The crawlers knew where to go by following the sound of a trumpet.
It was bright and early in New York at Corporal John A. Seravalli Playground when a group was congregating to kick off Conquest, artist Pope.L’s performance in which participants would drag themselves across a predetermined path. Organized by the Public Art Fund, this was a new work in a lineage of past “crawl” pieces by Pope.L, who was on hand on Saturday to tell the crowd that he hoped to cause a stir.
“I just want to introduce some controversy,” he said to the group ahead of the performance. “This is not my crawl. Yeah, I know it’s what it says on the sign. But today, I’m giving it away. I want to share the pain.”
The artist began doing endurance-minded “crawl” pieces during the late 1970s. Other iterations have seen the artist wearing a business suit and carrying a potted flower as he crept through a gutter in New York’s Tompkins Square Park (for Tompkins Square Crawl in 1991) and moving across a 22-mile stretch of Broadway on his hands and knees with a skateboard strapped to his back, while wearing a Superman suit (for The Great White Way, 22 Miles, 9 Years, 1 Street, dated 2001–09). All of the crawl pieces explore notions of vulnerability, struggle, and privilege.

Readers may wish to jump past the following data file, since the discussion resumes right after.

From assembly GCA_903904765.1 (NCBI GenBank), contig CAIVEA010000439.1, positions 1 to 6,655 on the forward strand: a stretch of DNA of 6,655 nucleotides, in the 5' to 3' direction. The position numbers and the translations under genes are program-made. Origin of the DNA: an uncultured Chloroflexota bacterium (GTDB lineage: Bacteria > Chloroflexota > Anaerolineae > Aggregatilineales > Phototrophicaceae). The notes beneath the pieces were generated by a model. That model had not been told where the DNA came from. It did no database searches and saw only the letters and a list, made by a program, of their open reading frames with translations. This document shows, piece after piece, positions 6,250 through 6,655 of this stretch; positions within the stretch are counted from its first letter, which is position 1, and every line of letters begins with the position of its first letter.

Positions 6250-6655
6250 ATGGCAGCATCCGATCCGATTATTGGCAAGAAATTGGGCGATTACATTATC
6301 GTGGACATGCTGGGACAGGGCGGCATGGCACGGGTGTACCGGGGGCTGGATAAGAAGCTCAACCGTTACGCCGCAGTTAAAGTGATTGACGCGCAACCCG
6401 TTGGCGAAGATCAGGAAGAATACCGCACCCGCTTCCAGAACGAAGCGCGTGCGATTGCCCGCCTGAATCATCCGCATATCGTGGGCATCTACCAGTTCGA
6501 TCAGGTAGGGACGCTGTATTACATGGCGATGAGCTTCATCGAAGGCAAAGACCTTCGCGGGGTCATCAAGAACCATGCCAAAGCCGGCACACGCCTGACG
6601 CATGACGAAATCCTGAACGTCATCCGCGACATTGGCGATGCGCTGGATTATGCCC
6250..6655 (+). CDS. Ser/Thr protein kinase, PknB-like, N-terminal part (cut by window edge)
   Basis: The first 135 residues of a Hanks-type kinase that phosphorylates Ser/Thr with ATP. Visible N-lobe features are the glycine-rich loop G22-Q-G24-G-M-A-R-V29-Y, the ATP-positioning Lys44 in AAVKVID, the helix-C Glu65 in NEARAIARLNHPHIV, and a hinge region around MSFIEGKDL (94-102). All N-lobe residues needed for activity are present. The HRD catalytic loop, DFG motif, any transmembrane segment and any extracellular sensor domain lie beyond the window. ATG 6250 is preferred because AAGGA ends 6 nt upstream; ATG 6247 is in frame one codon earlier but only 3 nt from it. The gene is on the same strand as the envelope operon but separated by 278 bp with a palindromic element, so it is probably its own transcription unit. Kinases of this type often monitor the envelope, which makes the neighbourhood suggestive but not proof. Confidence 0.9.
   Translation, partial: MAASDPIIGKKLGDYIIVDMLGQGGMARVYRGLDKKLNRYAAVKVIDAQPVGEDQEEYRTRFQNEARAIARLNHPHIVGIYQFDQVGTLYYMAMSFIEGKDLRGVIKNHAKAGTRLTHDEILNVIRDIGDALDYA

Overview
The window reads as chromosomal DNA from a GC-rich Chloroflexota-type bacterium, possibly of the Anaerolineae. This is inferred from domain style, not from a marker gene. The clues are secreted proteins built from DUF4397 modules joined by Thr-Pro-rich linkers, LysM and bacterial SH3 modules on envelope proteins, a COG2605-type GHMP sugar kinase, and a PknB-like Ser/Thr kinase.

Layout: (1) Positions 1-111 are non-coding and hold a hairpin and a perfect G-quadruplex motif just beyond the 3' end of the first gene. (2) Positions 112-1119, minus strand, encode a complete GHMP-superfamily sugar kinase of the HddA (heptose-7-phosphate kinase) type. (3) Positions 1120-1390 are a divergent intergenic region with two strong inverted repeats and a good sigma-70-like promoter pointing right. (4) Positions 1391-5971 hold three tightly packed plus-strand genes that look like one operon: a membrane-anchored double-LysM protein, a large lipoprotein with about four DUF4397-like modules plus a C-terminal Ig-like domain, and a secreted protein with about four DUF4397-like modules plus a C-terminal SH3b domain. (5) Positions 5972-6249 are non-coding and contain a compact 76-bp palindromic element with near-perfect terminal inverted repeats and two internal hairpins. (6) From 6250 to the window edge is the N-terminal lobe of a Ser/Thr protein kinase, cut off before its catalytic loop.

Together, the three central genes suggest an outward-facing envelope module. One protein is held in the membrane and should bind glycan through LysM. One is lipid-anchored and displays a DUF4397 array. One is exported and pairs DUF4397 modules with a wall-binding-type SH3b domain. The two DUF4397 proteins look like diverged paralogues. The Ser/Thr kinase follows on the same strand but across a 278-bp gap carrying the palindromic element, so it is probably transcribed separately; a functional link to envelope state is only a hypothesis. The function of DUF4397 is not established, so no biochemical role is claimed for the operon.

In a time when these themes have become buzzwords amid larger debates about identity, Pope.L’s work has become a source of fascination, and New York’s institutions are recognizing him accordingly. Having won the Whitney Museum’s $100,000 Bucksbaum Award during the 2017 edition of the Biennial, Pope.L will be the subject of a solo show at the museum opening next month. Also in October is the opening of a survey of his work at the Museum of Modern Art.
For Conquest, the 64-year-old artist let others do the work for him. Some 140 volunteers came out to take their turn crawling along a 1.5-mile-long route through Chelsea and Greenwich Village, culminating in Union Square. Each crawler was given a blindfold to wear and a flashlight to carry; elbow pads and knee pads were optional. But, having been given these items for free, Pope.L got to take something from them—one shoe per performer had to be temporarily forfeited in order to participate.